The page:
Television

Appropriately bleak looking promo for Slave Hunter (via msnbc.com)

Appropriately bleak looking promo for Slave Hunter (via msnbc.com)

In 2011, I had the privilege of speaking on a local television program, Face to Face with John Ralston in Las Vegas. At the time, I worked on a national research initiative called the Commercial Sexual Exploitation of Children (CSEC), a federally funded project. The US Department of Justice (DOJ) created CSEC in an effort to curb the alleged epidemic of sex trafficking of minors. I say “alleged epidemic” because, as most sex workers’ rights advocates know, research on sex trafficking often employs shoddy methods. Indeed, many “studies” on sex trafficking have proven to be deeply flawed or outright fabricated. The most famous example is Richard Estes and Neil Alan Weiner’s study, The Commercial Sexual Exploitation of Children in the U.S., Canada, and Mexico (same name, unrelated to the DOJ study.) When we hear that 300,000 children are sex trafficked into the US every year, for example, we should assume that statistic comes from Estes and Weiner’s study. Their research has been largely debunked by scholars of sex work (not to mention sex workers themselves) and not just because they operationalize the number of children “at risk” of commercial sexual exploitation as “users of psychotropic drugs,” among other things, in their study. They also claim that undocumented children are at higher risk for sexual exploitation, yet they fail to thoughtfully analyze the economic and social reasons why an underage, undocumented person might exchange sex for something in return.

Along with CSEC’s primary investigator, Dr. Spivak, I was asked on Face to Face to debate claims made by then-Las Vegas vice detective Chris Baughman. Indeed, CSEC proved over and over that underage people in the sex industry are in much more complicated situations than anti-trafficking movements would have us think. Baughman’s appearance was also a promotional opportunity—at the time, his new book Off The Street, a “true life story of [a man] fighting to protect a class of women who are too easily forgotten and readily dismissed,” had just hit the shelves. Despite grabbing onto the nonsensical trope that sex work is never a victimless crime, Baughman was a rather soft-spoken and open-minded man behind the scenes. I can say with the utmost sincerity that I’ve never had such a fruitful interaction with a cop. He listened intently as I recounted, off air, abuses I’d faced as a sex worker in Las Vegas—not at the hands of brutal pimps, but from the sadistic wiles of Las Vegas’ finest. I explained that my sisters and brothers were routinely giving blowjobs to cops in exchange for police protection. I told him I was in the process of filing a civil suit against Las Vegas Metro and that I’d experienced significant backlash from the head of vice because of it. He took out a business card, wrote down his personal contact information, and instructed me to call anytime. “We’re both trying to end abuses associated with the sex industry,” he said. “Let’s work together.” I agreed.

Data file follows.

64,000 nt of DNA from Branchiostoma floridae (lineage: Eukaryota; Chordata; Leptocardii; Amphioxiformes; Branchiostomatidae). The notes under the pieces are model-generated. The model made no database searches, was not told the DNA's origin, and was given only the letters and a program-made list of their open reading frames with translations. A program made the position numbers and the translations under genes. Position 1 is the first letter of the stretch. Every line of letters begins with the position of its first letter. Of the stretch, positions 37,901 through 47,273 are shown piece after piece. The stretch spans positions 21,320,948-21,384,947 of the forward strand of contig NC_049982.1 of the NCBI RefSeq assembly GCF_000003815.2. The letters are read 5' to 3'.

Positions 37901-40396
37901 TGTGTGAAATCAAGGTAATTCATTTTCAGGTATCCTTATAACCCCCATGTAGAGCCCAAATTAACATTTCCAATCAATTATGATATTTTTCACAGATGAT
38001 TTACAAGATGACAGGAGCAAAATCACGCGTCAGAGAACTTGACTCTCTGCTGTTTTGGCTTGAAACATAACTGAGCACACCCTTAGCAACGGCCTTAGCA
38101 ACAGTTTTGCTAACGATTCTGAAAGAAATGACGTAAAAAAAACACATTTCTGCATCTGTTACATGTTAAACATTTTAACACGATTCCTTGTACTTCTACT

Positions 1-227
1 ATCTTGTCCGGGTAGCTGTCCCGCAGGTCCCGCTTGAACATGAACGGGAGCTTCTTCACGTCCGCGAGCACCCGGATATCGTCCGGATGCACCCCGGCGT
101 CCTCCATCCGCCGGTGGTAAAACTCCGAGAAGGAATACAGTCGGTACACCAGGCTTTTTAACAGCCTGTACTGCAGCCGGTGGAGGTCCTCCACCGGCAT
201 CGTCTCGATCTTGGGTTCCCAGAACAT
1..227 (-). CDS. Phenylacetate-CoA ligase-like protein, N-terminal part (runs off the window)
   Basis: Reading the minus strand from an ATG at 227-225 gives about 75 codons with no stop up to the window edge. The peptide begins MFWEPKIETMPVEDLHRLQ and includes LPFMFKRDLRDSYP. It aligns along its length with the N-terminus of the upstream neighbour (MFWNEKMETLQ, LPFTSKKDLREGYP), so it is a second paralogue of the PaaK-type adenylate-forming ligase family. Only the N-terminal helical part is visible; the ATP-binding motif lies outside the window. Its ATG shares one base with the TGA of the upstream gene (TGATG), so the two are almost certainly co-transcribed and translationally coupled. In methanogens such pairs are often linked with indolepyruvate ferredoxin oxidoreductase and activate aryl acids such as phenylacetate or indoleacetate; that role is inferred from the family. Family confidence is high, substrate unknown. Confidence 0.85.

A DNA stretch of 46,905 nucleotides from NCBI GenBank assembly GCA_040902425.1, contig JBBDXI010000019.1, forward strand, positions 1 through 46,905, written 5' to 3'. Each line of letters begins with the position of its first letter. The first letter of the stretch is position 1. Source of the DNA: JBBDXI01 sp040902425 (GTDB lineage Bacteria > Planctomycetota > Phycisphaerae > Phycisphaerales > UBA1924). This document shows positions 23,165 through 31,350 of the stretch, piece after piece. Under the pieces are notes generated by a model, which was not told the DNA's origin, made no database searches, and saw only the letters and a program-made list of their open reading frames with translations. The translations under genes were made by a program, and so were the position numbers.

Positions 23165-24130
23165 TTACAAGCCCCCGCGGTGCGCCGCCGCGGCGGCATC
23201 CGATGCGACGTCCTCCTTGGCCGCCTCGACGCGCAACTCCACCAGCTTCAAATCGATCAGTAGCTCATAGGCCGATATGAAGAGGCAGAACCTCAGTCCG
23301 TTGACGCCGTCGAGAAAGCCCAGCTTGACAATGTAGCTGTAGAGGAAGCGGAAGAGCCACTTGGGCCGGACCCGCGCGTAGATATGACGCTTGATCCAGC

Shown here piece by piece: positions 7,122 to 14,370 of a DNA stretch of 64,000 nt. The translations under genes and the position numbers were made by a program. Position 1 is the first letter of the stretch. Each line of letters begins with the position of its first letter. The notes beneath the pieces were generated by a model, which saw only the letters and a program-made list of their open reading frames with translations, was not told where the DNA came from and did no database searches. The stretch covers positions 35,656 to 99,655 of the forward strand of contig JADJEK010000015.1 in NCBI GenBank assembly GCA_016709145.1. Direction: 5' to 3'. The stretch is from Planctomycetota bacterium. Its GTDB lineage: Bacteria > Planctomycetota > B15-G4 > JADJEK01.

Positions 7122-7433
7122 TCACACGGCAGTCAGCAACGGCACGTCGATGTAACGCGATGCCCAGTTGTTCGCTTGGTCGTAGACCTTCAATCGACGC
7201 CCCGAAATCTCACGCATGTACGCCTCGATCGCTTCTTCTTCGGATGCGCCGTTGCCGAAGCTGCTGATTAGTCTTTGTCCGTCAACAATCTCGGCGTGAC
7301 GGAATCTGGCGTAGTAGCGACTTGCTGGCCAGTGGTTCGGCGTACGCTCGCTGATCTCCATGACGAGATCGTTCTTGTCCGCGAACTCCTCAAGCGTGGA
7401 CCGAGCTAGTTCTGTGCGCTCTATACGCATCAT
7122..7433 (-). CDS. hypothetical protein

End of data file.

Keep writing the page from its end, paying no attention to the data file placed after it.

That was two years ago. Not much has changed in Las Vegas save for more punitive policies intent on eradicating the sex industry (funded by right-wing Christian non-profits that somehow manage over a million dollars in profit every year). And, oh yeah! Chris Baughman now has his own television program with Aaron Cohen called Slave Hunter. The new MSNBC series reveals, “in captivating detail,” what happens in the sex trafficking underworld. Posing as potential clients, Baughman and Cohen arrange to meet sex workers for the purposes of “[putting] in motion a plan to allow them to escape their bonds and build a new life outside of sex trafficking.”

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Gimmie some sugar, baby. Josie, as Evil Dead's Ash, hanging with R2D2.

Gimmie some sugar, baby. Josie, as Evil Dead’s Ash, hanging with R2D2.

I like to scan the men bathed in flashing red light at their tables, strategizing. Star Wars and comic book character t-shirts are the easiest. Anyone who gives off the vibe of working in tech. Sometimes I can recognize a tattoo, or, sometimes it’s just a good hunch. Really, most of the men in these places under 30 will light up when I talk about how I spent a few hours playing Skyrim in my underwear, even if it would be better if I lied and said it was Call of Duty.

I’m hunting for nerds in the strip club. [READ MORE]

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(image via http://nerdquestionoftheday.com)

(image via http://nerdquestionoftheday.com)